As for ccTLDs, you would need to get access to the contract between the relevant government and the TLD operator, which is not necessarily public. Relevant sections of it may be incorporated in the registry-registrar agreement (which may or may not be public either) and again parts of it may be included in the registrar-end client agreement, which you agree to when buying the domain, so you should read it before buying any name.

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I have been a domain reseller for many years and I have yet to hear of a registrar charging a renewal price based on the actual domain name. I suspect it would be a spectacular marketing failure. I am not sure what makes you think any business does that.

Firstly it would likely be too hard to manage all the domains and different prices and secondly, if a business tried that, I would simply transfer the domain to a company that didn't do it - i.e. almost any other registrar.

You might find .whatever domain cheaper from registrar to registrar, just like you might find milk or socks cheaper in different stores. The answer to your question is that you need to do your research - the obvious players (the massive businesses) are generally the cheapest as a loss-leader i.e. they are hoping you will also get your hosting through them.

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  • One comment - domain transfer from one seller/reseller to another can be a bureaucratic pain in the ass, can't it in your opinion?... – user58733 Dec 31 '19 at 5:16
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    The domain registry manages a domain overall. Then there are authorised registries who sell the domains. Most of them sell direct to the public or they sell wholesale to people who resell those domains .i.e. resellers. You seem to have many misplaced ideas about the whole system, transferring a domain is as simple as getting the EPP code and applying to transfer the domain. Yes, there are some restrictions e.g. not within 60 days of .com purchase, but they are trivial and don't affect the scenario you are talking about (renewing). You seem to be overthinking this whole thing. – Steve Dec 31 '19 at 6:04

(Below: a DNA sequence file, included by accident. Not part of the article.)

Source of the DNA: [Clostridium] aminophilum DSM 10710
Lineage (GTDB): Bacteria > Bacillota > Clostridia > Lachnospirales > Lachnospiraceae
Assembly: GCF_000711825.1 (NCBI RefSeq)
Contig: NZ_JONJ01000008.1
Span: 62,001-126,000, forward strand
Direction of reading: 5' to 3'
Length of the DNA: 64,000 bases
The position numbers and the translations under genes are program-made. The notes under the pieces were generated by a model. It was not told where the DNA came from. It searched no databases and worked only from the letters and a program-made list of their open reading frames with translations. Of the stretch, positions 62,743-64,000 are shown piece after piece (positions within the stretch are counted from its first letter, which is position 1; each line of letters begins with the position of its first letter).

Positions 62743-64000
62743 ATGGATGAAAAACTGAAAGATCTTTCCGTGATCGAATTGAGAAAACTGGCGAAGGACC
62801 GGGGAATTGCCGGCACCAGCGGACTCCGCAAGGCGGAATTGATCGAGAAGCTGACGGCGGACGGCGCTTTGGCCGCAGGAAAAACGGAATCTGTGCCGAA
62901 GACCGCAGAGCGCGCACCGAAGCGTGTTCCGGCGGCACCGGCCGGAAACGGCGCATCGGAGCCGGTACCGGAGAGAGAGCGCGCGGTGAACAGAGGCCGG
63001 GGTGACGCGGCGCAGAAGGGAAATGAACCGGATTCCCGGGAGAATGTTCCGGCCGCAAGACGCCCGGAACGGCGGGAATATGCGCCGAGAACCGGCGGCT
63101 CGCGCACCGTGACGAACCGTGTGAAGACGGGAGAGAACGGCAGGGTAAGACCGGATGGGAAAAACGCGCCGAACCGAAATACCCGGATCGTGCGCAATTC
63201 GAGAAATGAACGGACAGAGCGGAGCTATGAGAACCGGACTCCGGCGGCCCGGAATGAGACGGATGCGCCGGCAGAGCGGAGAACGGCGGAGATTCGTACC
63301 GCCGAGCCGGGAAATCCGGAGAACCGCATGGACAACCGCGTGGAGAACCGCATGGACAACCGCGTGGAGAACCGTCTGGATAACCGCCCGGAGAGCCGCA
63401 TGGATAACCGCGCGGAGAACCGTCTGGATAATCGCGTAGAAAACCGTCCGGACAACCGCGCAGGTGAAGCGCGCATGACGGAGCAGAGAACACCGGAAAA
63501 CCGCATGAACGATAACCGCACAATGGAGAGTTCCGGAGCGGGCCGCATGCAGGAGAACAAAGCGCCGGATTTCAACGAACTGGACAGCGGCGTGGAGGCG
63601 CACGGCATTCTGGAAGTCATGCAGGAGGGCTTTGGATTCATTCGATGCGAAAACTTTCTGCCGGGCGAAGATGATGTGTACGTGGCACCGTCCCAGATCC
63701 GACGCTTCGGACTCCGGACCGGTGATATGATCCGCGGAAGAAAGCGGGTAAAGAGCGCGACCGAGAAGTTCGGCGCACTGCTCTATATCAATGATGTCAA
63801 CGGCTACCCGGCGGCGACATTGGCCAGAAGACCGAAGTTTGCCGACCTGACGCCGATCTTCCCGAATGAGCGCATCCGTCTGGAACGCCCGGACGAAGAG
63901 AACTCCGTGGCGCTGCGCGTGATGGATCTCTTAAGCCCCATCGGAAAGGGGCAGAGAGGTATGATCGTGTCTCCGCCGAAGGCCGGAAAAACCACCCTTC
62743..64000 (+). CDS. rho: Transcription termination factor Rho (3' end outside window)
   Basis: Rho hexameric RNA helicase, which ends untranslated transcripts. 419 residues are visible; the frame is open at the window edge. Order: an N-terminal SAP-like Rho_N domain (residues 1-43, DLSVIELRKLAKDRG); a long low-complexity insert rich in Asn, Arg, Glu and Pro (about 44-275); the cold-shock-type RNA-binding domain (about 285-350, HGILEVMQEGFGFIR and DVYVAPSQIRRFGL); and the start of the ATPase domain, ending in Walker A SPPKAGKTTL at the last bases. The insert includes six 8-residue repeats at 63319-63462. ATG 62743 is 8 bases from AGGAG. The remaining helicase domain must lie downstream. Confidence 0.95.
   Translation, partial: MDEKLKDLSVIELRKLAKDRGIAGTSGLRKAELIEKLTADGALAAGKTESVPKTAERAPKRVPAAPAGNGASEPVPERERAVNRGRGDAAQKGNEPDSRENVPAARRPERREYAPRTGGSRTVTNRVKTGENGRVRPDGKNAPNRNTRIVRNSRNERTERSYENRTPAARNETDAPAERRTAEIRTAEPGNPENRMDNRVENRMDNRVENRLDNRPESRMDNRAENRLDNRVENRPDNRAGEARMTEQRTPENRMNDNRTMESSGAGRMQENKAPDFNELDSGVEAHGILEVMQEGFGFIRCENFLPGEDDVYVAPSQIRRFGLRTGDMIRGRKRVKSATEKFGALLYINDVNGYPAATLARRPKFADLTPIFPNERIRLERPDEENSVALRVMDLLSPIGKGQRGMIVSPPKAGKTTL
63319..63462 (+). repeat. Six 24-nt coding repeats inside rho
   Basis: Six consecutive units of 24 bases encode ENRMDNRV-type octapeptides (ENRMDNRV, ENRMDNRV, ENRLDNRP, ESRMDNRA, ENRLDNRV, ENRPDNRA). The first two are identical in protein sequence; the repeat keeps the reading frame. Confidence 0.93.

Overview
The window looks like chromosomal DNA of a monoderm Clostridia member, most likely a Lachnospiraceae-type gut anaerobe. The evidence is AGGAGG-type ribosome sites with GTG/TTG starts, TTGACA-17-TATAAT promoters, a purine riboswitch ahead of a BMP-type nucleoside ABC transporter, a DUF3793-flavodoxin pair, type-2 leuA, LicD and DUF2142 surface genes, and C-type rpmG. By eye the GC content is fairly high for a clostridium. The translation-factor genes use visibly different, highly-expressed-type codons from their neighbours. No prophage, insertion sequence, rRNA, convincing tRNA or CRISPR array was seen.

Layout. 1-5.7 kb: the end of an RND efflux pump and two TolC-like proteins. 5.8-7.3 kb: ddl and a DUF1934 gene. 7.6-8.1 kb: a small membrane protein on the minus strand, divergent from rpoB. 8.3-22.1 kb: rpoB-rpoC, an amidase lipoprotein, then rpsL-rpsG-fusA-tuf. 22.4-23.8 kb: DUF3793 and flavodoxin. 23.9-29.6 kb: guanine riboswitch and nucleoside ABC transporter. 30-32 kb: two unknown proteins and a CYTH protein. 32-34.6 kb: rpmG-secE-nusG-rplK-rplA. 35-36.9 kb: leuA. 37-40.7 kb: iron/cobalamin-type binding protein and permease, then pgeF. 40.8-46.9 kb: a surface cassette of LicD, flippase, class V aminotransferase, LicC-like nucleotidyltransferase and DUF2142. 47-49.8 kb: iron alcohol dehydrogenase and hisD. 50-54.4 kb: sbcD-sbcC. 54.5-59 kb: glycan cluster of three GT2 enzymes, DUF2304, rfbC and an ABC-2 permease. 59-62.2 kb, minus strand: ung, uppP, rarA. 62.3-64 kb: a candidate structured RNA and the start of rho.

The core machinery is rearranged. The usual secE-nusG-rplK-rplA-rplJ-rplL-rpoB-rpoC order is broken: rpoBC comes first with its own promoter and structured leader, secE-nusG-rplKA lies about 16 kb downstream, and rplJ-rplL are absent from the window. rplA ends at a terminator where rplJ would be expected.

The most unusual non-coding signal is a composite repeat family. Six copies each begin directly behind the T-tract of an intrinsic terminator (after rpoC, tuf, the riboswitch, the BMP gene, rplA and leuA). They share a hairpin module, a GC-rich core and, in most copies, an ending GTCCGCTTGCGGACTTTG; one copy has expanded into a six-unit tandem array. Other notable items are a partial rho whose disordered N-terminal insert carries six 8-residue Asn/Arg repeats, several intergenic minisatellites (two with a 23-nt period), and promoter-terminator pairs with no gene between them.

• You seem to have many misplaced ideas about the whole system I find that totally false - what are the "many" "misplaced ideas" on the gTLD "system" you recognized, please count them by <ol> so no one gets "misplaced". seem to be overthinking this whole thing; again, a statement I recognize as demagogue. Rejecting my edit that removed further demagogue phrasings was not a good move, in my opinion of course. – user58733 Dec 31 '19 at 6:14
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    I am not sure you understand the meaning of the word demagogue: "A leader who obtains power by means of impassioned appeals to the emotions and prejudices of the populace." – Steve Jan 2 at 11:08
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    "to hear of a registrar charging a renewal price based on the actual domain name" and yet it happens because some registries handle premiums with a price being higher not just at registration, but at any later renewals. So yes, the price can depend on the domain, in a given TLD, and of course registrars are free to choose their margins also differently between premiums and non premiums. – Patrick Mevzek Jan 3 at 11:09